I used to hire cars a lot in Germany and Holland and the frustration of driving a little car with no power certainly raises the stress levels. With the saab, to get up to speed just just have to lightly press your big toe, With any little hairdryer box, you have to rag the guts out of it, which defeats the object really. If you have to work harder in the car, thats not worth paying for.

I actually think under-powered little cars cause traffic jams. The engine is too under-powered to be able to make a quick manoeuvre, or pull out quickly. Its even worse when you are on the motorway, there is just nothing to accelerate.

In my opinion, any car that CANNOT accelerate in 5th gear on a hill on a motorway should NOT be allowed on the roads. Really dangerous, lorrys struggle enough without them having to sit behind the pencil sharpeners in the middle lane, getting slower and slower.

Guest
Nathan says:
25 May 2011

A bloke with small man syndrome in a car that gives you “small car syndrome”, a dangerous mix! Looking at the picture you’ve used I’d suggest you look normal size in the small car and all you’d see is some finger tips clinging to the steering wheel in the big one!

Guest

Interesting thoughts. I may have to downsize soon. I find it hard to justify my Focus ST170 when I only do 5000 miles a year, if that. I’ll miss if it if I do.

Guest

I’m beginning to agree about the need for more bhp. I had a Honda Jazz which was excellent for reliability and versatility, but uninspiring handling and just plain underpowered. So I thought I would treat myself and just for once get something fairly small but with a bit of oomph. We looked at Mini Coopers, small BMWs, Golf GTis etc, then common sense took over realising that we did very little mileage and most of it on narrow country lanes where you’re lucky to get up to 40 mph, so we ended up with the new model Fiesta – much better steering and handling than the Jazz, and the little Zetec engine will happily rev its socks off but it’s still terribly underpowered. It’s beginning to get tiresome anticipating every uphill gradient and dropping gears just to keep the revs and speed up, and the fuel economy suffers for it.
So maybe next time I will be looking for some more bhp.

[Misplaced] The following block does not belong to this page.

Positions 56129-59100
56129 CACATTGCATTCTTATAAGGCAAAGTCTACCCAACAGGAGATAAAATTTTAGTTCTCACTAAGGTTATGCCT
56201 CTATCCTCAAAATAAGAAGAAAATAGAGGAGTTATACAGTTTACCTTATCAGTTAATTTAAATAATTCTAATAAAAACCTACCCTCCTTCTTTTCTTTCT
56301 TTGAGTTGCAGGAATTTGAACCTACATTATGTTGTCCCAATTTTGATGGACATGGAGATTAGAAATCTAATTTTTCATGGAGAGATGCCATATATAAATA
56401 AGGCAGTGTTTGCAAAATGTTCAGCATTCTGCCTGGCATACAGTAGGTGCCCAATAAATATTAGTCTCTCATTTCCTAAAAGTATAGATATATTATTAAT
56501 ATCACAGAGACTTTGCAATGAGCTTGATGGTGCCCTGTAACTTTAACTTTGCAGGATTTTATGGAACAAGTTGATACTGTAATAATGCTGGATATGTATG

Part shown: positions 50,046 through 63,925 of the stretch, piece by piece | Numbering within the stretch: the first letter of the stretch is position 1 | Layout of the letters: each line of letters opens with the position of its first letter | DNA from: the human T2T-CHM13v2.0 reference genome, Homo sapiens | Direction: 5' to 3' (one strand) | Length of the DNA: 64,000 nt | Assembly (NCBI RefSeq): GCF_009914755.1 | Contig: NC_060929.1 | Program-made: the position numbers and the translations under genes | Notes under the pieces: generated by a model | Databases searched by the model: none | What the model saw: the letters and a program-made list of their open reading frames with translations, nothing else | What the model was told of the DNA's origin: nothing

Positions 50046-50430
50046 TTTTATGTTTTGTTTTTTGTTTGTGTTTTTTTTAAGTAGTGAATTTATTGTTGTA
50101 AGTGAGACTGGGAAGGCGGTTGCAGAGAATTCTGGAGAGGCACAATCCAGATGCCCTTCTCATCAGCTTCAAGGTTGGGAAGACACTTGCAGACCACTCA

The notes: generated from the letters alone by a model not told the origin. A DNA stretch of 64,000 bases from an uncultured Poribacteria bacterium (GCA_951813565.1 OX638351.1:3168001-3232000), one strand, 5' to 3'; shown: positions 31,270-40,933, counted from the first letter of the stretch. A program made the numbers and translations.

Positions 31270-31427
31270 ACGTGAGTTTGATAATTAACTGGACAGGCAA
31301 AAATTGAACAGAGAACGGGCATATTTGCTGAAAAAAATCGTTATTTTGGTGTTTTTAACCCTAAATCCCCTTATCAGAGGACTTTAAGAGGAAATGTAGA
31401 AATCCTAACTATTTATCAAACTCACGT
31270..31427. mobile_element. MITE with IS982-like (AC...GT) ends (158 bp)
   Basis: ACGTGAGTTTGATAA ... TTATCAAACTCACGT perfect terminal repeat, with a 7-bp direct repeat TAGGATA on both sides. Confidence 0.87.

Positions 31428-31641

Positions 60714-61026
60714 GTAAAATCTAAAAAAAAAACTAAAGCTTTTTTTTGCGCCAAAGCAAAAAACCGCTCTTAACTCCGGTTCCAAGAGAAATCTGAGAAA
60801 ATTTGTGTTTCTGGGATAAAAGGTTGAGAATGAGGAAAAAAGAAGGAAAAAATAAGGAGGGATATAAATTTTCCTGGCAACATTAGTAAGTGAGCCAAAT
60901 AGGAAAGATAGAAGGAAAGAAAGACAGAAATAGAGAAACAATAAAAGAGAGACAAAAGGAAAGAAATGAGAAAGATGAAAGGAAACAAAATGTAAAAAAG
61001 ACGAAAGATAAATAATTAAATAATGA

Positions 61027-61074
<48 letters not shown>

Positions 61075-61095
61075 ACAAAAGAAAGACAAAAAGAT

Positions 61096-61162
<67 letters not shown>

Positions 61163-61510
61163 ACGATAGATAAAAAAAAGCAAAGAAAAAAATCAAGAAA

Guest
John says:
27 May 2011

I often drive my wife’s Aygo, which some might say is underpowered. However, I find it quite interesting to drive. To get the most out of it you have to drive properly, change gear at the right time and not slow down too much at corners. It is well capable of keeping up to legal speed limits but not of course the excessive speeds that Audi drivers think is their right.
My other car is a Mini Cooper S. Lots of power in any gear at any speed, which is very nice, but anyone can go fast in a car like this and the ride is awful.

Guest
Richard Sarson says:
27 May 2011

We, in our 80s, downsized from a Volvo V40 (1.8 manual) to a Skoda Roomster (1.2 automatic) earlier this year. Curiously we find the Roomster livelier than the Volvo. Being a “sit up and beg” car, we see more of the countryside, and with a vast sunroof, are bathed in sunlight, as are passengers in the back seat. Altogether a more pleasant driving experience for golden oldies.
What we do notice, though, is that other drivers think we are a van, and show us less respeck. This makes us drive more aggressively. Curious.

Guest

I too am in my 80’s and also just downsized from my automatic Qashqai to a Skoda Roomster Scout 1.2 automatic after a 9 month, yes 9 months! wait.
This is a remarkably ***** car, its performance and handling is better than the Nissan, and the automatic Skoda is more economical (around 45/49mpg) than the manual version, neither do I cruise at 30mph!
OK it looks different but would thoroughly recommend checking it out if you can wait that long for delivery. Not just for we ‘golden oldies’.